The Gang That Couldn't Shoot Straight

By Miller, Mark Hosenball T. Christian; Moreau, Ron | Newsweek, March 29, 2010 | Go to article overview

The Gang That Couldn't Shoot Straight


Miller, Mark Hosenball T. Christian, Moreau, Ron, Newsweek


Byline: T. Christian Miller, Mark Hosenball, and Ron Moreau

Six billion dollars later, the afghan national police can't begin to do their jobs right--never mind relieve American forces.

Mohammad Moqim watches in despair as his men struggle with their AK-47 automatic rifles, doing their best to hit man-size targets 50 meters away. A few of the police trainees lying prone in the mud are decent shots, but the rest shoot clumsily, and fumble as they try to reload their weapons. The Afghan National Police (ANP) captain sighs as he dismisses one group of trainees and orders 25 more to take their places on the firing line. "We are still at zero," says Captain Moqim, 35, an eight-year veteran of the force. "They don't listen, are undisciplined, and will never be real policemen."

Poor marksmanship is the least of it. Worse, crooked Afghan cops supply much of the ammunition used by the Taliban, according to Saleh Mohammed, an insurgent commander in Helmand province. The bullets and rocket-propelled grenades sold by the cops are cheaper and of better quality than the ammo at local markets, he says. It's easy for local cops to concoct credible excuses for using so much ammunition, especially because their supervisors try to avoid areas where the Taliban are active. Mohammed says local police sometimes even stage fake firefights so that if higher-ups question their outsize orders for ammo, villagers will say they've heard fighting.

America has spent more than $6 billion since 2002 in an effort to create an effective Afghan police force, buying weapons, building police academies, and hiring defense contractors to train the recruits--but the program has been a disaster. More than $322 million worth of invoices for police training were approved even though the funds were poorly accounted for, according to a government audit, and fewer than 12 percent of the country's police units are capable of operating on their own. Ambassador Richard Holbrooke, the State Department's top representative in the region, has publicly called the Afghan police "an inadequate organization, riddled with corruption." During the Obama administration's review of Afghanistan policy last year, "this issue received more attention than any other except for the question of U.S. troop levels," Holbrooke later told NEWSWEEK. "We drilled down deep into this."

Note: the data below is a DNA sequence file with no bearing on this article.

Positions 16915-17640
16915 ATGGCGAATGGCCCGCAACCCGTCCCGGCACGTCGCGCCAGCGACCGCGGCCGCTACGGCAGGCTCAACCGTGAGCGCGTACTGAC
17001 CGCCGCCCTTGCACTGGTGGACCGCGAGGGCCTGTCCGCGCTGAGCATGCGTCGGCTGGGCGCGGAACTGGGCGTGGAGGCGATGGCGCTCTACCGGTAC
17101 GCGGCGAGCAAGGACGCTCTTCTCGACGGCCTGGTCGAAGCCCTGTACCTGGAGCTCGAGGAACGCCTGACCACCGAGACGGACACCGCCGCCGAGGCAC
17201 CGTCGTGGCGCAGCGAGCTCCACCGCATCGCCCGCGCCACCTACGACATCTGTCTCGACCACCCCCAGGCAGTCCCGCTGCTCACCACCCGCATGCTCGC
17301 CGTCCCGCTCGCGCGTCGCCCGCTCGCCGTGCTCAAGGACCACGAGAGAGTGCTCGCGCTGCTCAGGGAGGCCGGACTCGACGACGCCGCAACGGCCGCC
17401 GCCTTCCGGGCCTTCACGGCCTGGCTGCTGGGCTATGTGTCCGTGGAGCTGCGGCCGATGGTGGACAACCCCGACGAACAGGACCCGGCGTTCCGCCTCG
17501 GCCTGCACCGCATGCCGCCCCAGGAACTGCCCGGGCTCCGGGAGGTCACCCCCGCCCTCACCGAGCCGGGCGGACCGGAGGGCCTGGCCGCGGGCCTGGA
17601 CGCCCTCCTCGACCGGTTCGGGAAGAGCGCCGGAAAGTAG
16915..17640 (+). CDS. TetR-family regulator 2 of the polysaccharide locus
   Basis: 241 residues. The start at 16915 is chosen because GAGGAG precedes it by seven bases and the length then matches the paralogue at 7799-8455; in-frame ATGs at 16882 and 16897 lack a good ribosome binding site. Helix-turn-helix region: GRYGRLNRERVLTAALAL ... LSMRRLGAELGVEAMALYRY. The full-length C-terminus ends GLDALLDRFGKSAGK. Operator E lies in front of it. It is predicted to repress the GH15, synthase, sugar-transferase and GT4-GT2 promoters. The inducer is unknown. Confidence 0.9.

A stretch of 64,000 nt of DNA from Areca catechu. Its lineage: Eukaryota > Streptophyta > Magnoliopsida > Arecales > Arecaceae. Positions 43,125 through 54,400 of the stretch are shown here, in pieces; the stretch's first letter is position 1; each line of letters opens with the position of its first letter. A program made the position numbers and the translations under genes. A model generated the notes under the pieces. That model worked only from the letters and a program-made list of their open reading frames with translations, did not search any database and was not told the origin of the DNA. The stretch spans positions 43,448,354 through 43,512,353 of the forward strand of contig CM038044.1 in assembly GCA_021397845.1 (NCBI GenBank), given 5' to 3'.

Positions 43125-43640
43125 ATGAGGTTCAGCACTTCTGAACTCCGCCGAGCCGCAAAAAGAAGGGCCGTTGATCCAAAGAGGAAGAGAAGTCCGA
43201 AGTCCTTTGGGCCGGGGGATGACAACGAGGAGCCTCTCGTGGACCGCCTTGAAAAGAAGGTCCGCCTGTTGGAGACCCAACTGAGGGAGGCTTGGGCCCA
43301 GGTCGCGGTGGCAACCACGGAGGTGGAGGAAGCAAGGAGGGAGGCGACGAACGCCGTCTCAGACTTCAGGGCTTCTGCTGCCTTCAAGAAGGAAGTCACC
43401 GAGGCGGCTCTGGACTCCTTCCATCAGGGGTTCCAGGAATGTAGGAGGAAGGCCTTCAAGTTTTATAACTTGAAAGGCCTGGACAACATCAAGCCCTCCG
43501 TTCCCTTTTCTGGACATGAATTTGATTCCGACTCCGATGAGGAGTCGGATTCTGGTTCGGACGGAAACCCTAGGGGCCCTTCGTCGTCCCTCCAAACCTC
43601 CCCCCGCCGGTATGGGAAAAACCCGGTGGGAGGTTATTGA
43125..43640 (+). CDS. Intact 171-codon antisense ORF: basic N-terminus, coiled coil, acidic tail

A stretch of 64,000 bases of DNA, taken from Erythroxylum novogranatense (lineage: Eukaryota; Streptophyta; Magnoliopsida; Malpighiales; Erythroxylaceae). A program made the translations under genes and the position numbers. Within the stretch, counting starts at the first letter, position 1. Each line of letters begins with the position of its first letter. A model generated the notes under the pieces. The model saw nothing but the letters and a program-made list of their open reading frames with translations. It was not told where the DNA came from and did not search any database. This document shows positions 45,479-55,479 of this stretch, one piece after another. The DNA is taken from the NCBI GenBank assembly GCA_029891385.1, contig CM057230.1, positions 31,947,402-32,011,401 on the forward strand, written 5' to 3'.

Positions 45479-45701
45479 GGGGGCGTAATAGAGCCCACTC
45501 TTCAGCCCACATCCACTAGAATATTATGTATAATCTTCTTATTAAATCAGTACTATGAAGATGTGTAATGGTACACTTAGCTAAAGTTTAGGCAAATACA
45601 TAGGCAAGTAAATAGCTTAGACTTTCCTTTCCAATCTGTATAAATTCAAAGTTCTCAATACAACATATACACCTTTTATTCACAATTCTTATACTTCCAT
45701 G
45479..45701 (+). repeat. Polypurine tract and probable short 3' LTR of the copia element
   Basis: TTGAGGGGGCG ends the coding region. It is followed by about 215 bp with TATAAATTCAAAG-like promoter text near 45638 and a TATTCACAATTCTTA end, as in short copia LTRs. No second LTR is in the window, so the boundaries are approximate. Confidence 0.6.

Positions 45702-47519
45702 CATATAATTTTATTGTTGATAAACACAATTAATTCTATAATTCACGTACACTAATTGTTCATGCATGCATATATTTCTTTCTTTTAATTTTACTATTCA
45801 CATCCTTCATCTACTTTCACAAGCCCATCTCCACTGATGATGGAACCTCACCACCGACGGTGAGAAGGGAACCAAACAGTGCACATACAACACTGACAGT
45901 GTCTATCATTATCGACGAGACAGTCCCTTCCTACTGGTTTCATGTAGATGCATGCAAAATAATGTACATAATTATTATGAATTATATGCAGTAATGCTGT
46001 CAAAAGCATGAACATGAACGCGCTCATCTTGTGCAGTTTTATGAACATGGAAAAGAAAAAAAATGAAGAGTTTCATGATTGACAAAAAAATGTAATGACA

The worst of it is that the police are central to Washington's plans for getting out of Afghanistan. The U.S.-backed government in Kabul will never have popular support if it can't keep people safe in their own homes and streets. Yet in a United Nations poll last fall, more than half the Afghan respondents said the police are corrupt. Police commanders have been implicated in drug trafficking, and when U.S. Marines moved into the town of Aynak last summer, villagers accused the local police force of extortion, assault, and rape.

The public's distrust of the cops is palpable in the former insurgent stronghold of Marja. Village elders welcomed the U.S. Marines who recently drove out the Taliban, but told the Americans flatly they don't want the ANP to return. "The people of Marja will tell you that one of their greatest fears was the police coming back," says Lt. Gen. William Caldwell, who took over in November as chief of the U.S. program to expand and improve Afghanistan's security forces. "You constantly hear these stories about who was worse: the Afghan police that were there or the Taliban." The success of America's counterinsurgency strategy depends on the cops, who have greater contact with local communities than the Army does. "This is not about seizing land or holding terrain; it's about the people," says Caldwell. "You have to have a police force that the people accept, believe in, and trust."

More than a year after Barack Obama took office, the president is still discovering how bad things are. At a March 12 briefing on Afghanistan with his senior advisers, he asked whether the police will be ready when America's scheduled drawdown begins in July 2011, according to a senior official who was in the room. …

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